This weekend was the first without a new episode of dearly-departed NBC drama Kings; sadly, while we loved the show, the rest of America didn't seem to agree. Creator Michael Green offers his take on ratings, cancellation and the show.
Writing on the show's Court Historian blog, Green offered these words of farewell:
The outcome of Kings was heartbreaking to all of us who worked so hard and had such a wonderful time making it. Every moment on screen represents stories, conversations, arguments, decisions by dozens — hundreds — of blazingly talented, always impassioned people.
It was a difficult show to make. We had to fight for every choice, so we thought each one through.
Many involved with the show felt wronged by our network, or at least scuttled. I personally don't feel I have enough information to know precisely what led to our failure to achieve ratings success — though I believe that had the show been given a better launch, the outcome would have been something to celebrate... Even if it is tempting to trash NBC, we do owe them gratitude. Writing, acting, filming is about the work, not the reward, and NBC allowed us to make the best possible show we could. They let us film in New York. They let us assemble a cast without equal on the network landscape. A group of actors who came ready every day to spin the broken-meter mouthfuls we wrote for them into song. Ian McShane, Chris Egan, Susanna Thompson, Sebastian Stan, Allison Miller, Dylan Baker, Eamonn Walker, Marlyne Afflack, Becky Ann Baker... Every one of them suffered long hours, cold nights, and still came prepared, passionate, elevating every piece of material put to them. They made us look better than we deserve.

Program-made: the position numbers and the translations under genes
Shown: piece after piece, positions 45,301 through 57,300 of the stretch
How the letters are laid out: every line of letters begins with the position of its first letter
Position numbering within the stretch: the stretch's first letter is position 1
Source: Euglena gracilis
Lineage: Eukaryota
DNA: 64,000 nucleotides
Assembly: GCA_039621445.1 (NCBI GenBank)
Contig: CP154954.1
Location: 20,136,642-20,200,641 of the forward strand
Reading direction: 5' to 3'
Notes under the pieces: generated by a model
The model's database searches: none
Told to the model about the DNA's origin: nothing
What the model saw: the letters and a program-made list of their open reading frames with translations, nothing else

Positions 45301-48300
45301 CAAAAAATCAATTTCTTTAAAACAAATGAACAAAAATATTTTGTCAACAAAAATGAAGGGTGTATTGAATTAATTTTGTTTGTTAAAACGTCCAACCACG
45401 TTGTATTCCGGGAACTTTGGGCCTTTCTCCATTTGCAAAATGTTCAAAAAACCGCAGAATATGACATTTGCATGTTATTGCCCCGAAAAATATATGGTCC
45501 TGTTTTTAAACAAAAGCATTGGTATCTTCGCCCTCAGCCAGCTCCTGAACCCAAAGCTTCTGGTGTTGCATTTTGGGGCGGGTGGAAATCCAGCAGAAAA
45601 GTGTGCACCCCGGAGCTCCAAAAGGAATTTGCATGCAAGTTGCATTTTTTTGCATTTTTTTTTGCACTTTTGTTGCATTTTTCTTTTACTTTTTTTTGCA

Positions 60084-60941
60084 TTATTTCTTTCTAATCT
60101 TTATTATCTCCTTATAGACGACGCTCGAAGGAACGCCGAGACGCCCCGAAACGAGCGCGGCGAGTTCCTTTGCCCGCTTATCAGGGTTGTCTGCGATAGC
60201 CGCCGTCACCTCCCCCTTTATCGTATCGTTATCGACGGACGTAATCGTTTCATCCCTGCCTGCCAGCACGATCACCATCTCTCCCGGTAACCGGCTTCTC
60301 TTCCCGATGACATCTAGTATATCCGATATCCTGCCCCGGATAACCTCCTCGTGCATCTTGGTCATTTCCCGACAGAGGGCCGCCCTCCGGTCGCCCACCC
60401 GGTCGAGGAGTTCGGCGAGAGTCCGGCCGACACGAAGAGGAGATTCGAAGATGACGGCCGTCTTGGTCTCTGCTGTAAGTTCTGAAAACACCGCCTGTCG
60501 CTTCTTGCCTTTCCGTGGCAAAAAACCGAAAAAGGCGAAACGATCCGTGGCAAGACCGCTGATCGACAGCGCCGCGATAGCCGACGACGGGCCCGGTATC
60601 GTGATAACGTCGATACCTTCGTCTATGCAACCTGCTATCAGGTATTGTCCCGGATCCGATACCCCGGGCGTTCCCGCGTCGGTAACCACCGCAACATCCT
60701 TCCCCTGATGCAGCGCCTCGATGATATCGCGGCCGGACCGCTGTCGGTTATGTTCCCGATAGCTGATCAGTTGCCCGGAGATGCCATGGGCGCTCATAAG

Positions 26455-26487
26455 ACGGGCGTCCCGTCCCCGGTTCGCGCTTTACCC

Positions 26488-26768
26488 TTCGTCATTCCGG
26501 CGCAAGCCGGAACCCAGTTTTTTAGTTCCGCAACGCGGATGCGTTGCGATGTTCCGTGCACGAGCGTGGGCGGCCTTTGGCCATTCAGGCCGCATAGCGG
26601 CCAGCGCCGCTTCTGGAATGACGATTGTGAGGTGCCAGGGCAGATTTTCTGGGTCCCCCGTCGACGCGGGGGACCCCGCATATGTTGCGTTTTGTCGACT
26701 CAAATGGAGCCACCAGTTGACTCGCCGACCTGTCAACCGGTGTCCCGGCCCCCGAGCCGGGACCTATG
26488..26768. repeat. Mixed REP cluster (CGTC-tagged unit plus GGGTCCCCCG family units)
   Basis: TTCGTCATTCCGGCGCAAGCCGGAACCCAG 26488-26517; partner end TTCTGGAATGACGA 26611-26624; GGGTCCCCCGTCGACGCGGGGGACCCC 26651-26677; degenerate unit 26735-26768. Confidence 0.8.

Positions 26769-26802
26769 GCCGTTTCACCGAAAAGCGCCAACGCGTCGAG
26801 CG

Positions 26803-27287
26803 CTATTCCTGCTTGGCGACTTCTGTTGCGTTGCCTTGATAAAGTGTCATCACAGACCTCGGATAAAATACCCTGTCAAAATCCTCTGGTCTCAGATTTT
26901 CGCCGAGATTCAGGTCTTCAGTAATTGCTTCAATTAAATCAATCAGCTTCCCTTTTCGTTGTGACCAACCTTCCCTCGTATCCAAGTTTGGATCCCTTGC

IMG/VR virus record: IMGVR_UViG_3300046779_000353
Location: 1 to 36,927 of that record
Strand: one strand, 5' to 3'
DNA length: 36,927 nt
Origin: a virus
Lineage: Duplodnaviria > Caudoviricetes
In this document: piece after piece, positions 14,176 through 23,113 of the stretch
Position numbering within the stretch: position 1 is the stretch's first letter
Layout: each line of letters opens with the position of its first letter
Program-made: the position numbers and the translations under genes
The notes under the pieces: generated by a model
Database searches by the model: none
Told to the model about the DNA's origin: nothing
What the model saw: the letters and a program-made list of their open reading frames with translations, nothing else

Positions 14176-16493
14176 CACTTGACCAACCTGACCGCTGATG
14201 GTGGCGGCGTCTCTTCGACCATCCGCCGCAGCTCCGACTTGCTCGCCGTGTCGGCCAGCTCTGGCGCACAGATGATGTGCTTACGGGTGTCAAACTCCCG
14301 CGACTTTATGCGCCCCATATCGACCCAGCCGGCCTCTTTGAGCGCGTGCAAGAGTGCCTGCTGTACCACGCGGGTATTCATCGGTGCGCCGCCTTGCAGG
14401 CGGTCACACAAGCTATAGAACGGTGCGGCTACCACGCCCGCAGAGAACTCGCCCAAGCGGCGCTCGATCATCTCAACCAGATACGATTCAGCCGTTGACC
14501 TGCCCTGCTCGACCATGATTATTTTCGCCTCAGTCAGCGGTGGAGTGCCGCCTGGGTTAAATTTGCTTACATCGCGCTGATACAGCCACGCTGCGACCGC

He also offered the following sad words of wisdom:
Some have asked, what can they do to "Save the show." We are, sadly, well past that point.
If there is anything to do at all, it's to find your voice and let the networks know that if they covet your attention at all — and yes yes yes they do — they can have it by programming and standing by shows with substance.
Write a letter. Mail it to any network. Stick a butterfly on the envelope if you'd like.
We'd be honored.
(Of course, that comes after he'd said, "While it is true that the episode budget was high for a first season show, that number was reduced by the outstanding aggregate 30% tax benefit New York provided (which we all hope will remain in effect), thus bringing the cost down to rates comparable to other prime time dramas. And, of course, plans were already made to bring the costs down to whatever number the studio required of us in the future." You mean someone else could've picked up the show? Noooo.)
The full letter is available here.